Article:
How Jeff Sessions accidentally threw away his legal fig leaf.
In countless oral arguments, law school classrooms, and legal briefs, legal thinkers advance a defense that, to be reductionist about it, basically goes something like this:
“my clients are not really [racists / sexists / homophobes / anti-Semites / Islamophobes]. If you could show evidence of that bias, that would be a completely different case.”
Indeed, in his concurrence in Kerry v. Din, Justice Anthony Kennedy articulated a legal standard that tracks this sort of argument:
Absent an affirmative showing of bad faith on the part of the consular officer who denied Berashk a visa — which Din has not plausibly alleged with sufficient particularity — Mandel instructs us not to “look behind” the Government’s exclusion of Berashk for additional factual details beyond what its express reliance on §1182(a)(3)(B) encompassed.
Kennedy’s conditional “look behind” here is structurally reminiscent of his majority opinion in Romer v. Evans:
“[The] sheer breadth [of the challenged amendment] is so discontinuous with the reasons offered for it that the amendment seems inexplicable by anything but animus toward the class that it affects; it lacks a rational relationship to legitimate state interests.”
A cynical bigot who wants to engage in discrimination might state the lesson here thus: “just don’t be obvious about it, and don’t say why you’re doing it.” And speaking generally (and without citation), this is a lesson that some seem to have learned quite well.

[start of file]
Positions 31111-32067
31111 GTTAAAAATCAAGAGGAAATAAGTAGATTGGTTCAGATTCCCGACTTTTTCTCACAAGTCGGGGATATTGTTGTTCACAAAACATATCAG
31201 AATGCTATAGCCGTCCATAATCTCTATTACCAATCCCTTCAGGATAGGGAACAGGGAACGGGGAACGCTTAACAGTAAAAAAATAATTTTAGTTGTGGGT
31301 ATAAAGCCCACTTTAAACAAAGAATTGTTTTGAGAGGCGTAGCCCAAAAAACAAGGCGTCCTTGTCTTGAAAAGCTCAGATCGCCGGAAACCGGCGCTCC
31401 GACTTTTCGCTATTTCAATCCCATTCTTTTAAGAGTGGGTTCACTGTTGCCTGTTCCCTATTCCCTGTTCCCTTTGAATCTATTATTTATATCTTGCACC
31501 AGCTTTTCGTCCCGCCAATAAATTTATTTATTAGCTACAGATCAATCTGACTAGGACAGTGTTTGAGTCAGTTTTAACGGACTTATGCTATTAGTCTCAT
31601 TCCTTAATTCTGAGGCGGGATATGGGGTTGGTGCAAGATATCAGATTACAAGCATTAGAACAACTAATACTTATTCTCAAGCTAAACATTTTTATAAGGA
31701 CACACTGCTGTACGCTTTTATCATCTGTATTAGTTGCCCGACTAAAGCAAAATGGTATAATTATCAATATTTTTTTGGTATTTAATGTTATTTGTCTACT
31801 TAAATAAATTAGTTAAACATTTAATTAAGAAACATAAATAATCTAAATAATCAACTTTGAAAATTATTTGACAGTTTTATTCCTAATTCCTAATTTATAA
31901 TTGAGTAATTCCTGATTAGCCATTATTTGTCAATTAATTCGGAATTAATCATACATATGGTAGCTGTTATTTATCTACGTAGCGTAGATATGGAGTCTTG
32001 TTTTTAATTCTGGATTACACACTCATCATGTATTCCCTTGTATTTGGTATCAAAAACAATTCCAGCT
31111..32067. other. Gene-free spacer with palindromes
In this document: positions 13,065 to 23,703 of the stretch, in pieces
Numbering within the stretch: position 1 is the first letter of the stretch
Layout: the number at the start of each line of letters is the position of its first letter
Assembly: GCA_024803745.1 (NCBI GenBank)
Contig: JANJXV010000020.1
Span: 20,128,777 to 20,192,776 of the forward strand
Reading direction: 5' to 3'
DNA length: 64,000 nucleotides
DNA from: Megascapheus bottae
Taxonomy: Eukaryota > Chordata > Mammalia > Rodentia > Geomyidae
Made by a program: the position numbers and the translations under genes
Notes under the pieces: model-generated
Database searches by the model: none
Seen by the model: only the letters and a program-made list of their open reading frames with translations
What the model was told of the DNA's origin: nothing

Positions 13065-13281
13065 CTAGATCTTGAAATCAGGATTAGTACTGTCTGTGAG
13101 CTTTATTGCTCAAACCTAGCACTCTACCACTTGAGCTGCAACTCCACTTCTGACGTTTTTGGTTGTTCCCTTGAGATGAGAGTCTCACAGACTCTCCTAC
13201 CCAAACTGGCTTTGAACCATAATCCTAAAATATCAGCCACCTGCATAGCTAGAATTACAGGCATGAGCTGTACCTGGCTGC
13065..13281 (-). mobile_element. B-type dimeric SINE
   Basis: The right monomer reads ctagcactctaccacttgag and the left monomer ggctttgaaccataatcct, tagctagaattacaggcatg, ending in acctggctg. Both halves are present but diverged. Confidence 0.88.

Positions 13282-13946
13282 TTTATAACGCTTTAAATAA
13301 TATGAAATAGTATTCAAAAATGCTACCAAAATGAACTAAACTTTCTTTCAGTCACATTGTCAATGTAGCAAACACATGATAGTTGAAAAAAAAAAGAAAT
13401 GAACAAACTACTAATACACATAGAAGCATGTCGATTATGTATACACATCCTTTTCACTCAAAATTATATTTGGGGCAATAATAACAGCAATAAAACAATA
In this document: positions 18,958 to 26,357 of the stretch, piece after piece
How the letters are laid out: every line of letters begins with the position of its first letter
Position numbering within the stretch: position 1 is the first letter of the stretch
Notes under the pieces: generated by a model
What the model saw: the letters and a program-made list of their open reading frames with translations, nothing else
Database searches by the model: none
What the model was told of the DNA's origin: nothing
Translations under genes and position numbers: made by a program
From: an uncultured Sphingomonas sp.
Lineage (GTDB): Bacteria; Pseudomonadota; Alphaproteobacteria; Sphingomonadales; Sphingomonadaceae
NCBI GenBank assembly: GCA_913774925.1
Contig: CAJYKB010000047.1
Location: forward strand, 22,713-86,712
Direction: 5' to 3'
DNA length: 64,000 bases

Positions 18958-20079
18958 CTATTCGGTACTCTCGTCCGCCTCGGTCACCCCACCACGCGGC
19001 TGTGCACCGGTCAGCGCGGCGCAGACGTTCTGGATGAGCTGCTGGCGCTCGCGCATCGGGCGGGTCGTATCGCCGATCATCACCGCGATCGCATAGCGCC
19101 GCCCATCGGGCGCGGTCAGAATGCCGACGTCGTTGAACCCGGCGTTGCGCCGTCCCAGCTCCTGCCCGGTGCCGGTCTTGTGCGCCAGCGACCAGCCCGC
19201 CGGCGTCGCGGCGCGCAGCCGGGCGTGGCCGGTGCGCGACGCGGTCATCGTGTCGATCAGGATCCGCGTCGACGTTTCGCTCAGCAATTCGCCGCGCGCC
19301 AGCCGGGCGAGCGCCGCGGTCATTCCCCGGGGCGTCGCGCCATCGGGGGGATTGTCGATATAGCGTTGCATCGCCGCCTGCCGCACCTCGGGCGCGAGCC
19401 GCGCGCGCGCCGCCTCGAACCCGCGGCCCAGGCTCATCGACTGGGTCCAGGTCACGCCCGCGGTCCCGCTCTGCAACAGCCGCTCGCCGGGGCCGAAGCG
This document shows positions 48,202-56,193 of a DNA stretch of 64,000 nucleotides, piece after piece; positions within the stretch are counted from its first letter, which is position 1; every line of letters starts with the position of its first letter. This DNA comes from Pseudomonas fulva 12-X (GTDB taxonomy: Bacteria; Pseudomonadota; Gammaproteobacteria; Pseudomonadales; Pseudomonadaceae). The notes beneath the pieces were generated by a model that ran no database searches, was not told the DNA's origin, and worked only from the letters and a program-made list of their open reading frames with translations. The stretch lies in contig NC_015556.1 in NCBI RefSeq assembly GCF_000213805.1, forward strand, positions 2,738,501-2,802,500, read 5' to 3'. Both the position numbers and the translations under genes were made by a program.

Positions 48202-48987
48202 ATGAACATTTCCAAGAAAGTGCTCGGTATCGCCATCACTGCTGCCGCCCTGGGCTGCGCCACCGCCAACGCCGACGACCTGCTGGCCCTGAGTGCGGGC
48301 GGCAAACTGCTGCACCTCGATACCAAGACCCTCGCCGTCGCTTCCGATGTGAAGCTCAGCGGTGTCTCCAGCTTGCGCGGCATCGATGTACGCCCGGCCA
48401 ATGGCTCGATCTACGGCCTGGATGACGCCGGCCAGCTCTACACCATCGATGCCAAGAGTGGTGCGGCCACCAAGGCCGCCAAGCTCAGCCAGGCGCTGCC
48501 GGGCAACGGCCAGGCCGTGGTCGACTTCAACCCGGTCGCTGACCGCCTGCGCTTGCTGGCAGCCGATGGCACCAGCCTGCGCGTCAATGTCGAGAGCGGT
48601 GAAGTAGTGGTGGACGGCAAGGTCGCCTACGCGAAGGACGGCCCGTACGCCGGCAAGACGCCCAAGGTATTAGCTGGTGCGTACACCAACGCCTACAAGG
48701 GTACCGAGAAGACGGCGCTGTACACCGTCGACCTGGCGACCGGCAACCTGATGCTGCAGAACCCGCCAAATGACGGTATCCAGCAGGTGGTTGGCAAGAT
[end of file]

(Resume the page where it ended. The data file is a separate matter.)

…but everything changed when Jeff Sessions attacked. In his fervor to take action that pleases his inconstant master, Jeff Sessions’ DOJ has probably made a critical error.
Sessions’ DOJ (here, I will be describing the brief as Sessions’ work product, even if he did not actually sign the thing) submitted a brief in Masterpiece Cakeshop, Ltd. v. Colorado Civil Rights Commission (“Cakeshop”), arguing that the Supreme Court ought to allow discrimination against gay couples.
Or — and you would be forgiven for missing this — more specifically, taking a very firm stance that making a cake is artistic expression:
“[a] custom wedding cake is a form of expression, whether pure speech or the product of expressive conduct. It is an artistic creation that is both subjectively intended and objectively perceived as a celebratory symbol of a marriage.”
Sessions needs this to be true. Because that’s the real issue in the case. It is, in fact, not about sexuality at all. The question the Supreme Court certified for appeal is this:
“Whether applying Colorado’s public accommodations law to compel Phillips to create expression that violates his sincerely held religious beliefs about marriage violates the Free Speech or Free Exercise Clauses of the First Amendment.”